2.0 Activities Undertaken. (August 2012- June 2013)
2.1 Review of Laws and Polices relating HIV: UNAIDS, in partnership with UNDP and National AIDS Control Council (NACC) were able to facilitate a process in which all the laws and policies in Kenya that touch on matters relating to HIV were reviewed. The laws and policies were assessed against the provision of the Kenyan Constitution and other international instruments including the International Guidelines on HIV & Human Rights. Specific recommendations were made on laws that need to be amended to ensure the creation of an enabling environment for the provision of HIV related services.

2.2 National Symposium on HIV and the law: The symposium initiated a dialogue among legal professionals, law enforcement agencies, communities of PLHIV including key and affected populations, service providers, government officials and institutions mandated to protect and uphold human rights on how to utilize the law and human rights to create an enabling environment for prevention, treatment, care and support of those living with and affected by HIV. The symposium has resulted in a raised national awareness among the key stakeholders on the linkages between HIV, law and Human rights and how the law can be utilized to create an enabling environment for those that are living with and affected by HIV. Furthermore, there is increased advocacy on HIV in the context of law and human rights. In addition strategic linkages have been strengthened among legal professionals, law enforcement agencies, communities of PLHIV, service providers, government officials and institutions mandated to protect and uphold human rights to facilitate a rights based approach in the nation response to HIV.

2.3 Legal environment Assessment: The report on the violation of human rights against people living with and affected by HIV and AIDS was launched in 2012. The study details how human rights violations negatively impact on access to treatment, care and support. It recommends dialogue between duty bearers and rights holders on HIV and the law and the need to uphold rights for people infected and affected by HIV.

2.4 National database for probono lawyers: An online database of legal practitioners who provide legal services to improve access to justice for people living with HIV was launched on the 10th of December 2012. PLHIV are now able to directly reach lawyers who have been trained to provide services to them. It has resulted in affordable and accessible legal services.

2.5 Development of standard training curriculum. A standard training curriculum on HIV
and the law has been developed for use by various members of the community

2.6 Capacity building on HIV, human rights and the law: 20 lawyers and 20 healthcare workers from Mombasa and Kilifi counties have been trained on matters relating to HIV and the law. Furthermore, they have been trained on how to use the progressive provisions of the Kenyan Constitution to help create an enabling environment. Networks of PLHIV including representatives of key & affected populations have also been trained about their rights and the law. As a result the health care workers recommended inclusion of legal and human rights education into the training curriculum for medical education. They agreed to begin by sensitizing their colleagues on the rights-based approach that focuses on the needs of to the patients and respect for the rights of PLHIV and key populations. Furthermore the lawyers signed up to work with KELIN ( a CSO partner comprising of lawyers working on HIV and health)  as pro bono advocates to enable PLHIV’s  access   justice.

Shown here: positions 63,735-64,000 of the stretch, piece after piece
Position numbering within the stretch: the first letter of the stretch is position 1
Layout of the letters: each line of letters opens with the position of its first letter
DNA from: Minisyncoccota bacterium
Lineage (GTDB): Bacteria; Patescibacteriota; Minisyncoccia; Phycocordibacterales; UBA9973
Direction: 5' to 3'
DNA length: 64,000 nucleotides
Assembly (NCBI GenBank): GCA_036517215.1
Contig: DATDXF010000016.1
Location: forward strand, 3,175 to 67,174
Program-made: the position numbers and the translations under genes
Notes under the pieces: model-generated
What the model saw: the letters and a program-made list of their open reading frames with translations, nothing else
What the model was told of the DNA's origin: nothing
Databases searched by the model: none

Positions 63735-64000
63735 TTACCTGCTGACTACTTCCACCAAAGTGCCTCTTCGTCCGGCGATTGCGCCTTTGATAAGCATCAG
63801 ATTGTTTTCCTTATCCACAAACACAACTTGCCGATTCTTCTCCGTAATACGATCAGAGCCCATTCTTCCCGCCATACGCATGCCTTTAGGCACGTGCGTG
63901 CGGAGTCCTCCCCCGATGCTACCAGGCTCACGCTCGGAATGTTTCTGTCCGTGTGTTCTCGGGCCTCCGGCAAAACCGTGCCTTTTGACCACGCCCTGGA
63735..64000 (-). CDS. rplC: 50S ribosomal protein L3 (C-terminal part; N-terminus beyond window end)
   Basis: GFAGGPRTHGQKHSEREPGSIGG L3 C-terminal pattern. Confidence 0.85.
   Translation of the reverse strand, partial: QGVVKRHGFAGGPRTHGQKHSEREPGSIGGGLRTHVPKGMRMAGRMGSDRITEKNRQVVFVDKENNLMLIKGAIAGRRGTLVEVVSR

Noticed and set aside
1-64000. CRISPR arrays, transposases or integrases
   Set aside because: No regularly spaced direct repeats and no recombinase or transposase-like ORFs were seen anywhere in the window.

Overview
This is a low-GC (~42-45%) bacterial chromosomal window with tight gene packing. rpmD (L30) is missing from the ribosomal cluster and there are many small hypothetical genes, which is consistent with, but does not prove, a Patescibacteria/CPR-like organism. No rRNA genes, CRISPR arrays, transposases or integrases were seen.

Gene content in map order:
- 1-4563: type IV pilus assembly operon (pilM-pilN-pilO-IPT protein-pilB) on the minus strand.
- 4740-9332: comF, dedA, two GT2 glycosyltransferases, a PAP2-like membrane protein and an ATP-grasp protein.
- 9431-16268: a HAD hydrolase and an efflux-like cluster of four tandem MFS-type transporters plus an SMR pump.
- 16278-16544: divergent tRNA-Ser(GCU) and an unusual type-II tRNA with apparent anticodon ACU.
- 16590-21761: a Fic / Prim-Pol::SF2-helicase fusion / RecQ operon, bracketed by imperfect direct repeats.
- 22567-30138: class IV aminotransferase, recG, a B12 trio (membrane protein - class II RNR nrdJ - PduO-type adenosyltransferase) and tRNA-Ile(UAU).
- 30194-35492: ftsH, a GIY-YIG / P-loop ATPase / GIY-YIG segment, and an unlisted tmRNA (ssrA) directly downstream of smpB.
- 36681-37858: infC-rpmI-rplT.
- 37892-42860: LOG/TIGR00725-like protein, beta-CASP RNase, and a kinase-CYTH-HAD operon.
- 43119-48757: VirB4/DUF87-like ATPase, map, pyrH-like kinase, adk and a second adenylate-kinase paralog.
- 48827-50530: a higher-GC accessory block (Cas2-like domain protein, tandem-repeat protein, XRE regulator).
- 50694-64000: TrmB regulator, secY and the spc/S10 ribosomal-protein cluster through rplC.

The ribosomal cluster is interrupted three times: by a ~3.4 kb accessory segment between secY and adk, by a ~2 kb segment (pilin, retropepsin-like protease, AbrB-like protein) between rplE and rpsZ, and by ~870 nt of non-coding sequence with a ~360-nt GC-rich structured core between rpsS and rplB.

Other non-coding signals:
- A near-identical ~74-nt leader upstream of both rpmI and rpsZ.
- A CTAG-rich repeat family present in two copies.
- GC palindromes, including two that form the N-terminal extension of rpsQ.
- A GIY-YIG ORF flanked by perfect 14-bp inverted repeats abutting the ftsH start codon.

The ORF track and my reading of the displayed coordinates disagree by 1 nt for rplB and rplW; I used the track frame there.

2.7 Support to the HIV & AIDS Equity Tribunal: UNDP initiated partnership with the Equity Tribunal (The first of its kind globally) in July 2012.  As a result, the institutional capacity has been strengthened, a strategic plan exits as well as rules and regulations. The technical support will go a long way in ensuring the Tribunal delivers on its mandate in providing access to justice for PLHIV.

2.8.  Generation of strategic information: (1) Support towards ongoing rapid needs assessment of HIV positive male sex workers in Kenya. The study aims to promote health rights of HIV positive male sex workers.(11) Support towards stigma index study. The national study will go a long way in influencing advocacy work and anti-stigma campaigns.

 3.0 Activities to be undertaken. The following are planned activities for 2013:
 I.  A three day regional capacity building workshop in Nairobi for 35 law enforcement officers (police officers and prison wardens) on HIV, the law and Human Rights.

 II.  Three half day county dialogue forums, with 25 county representatives in the Counties of Mombasa, Kisumu and Kilifi to discuss key issue affecting persons living with HIV in the counties.

 III.  A breakfast meeting with 25 law enforcement officers (police officers and prison wardens) for implementation of law and policies relating to access to services for prisoners and persons in custody.

 IV. A two day regional dialogue forum with 30 Judges on HIV, the law and Human Rights.

 V. A three day national dialogue with 20 Magistrates on HIV, the law and Human Rights

 4.0      Our  Key partners
4.1 Government of Kenya: Through The National AIDS Control Council (NACC)

4.2 CSO: Kenya Legal and Ethical Issues Network on HIV & AIDS (KELIN)


*This e-discussion is organized by UNDP’s HIV, Health and Development-Net and the Network for UNDP’s Partnership with the Global Fund, and cross-posted on the UN Human Rights Policy Network – HuriTALK, DGP-Net, Gender-Net, the Asia Pacific Community of Practice on HIV, Gender and Human Rights (HIV-APCoP), the joint United Nations Initiative on Mobility and HIV/AIDS in South East Asia (JUNIMA), the UNICEF HIV/AIDS Community of Practice, the Interagency Task Team HIV and Young People Community of Practice and the Global Commission on HIV and the Law mailing list.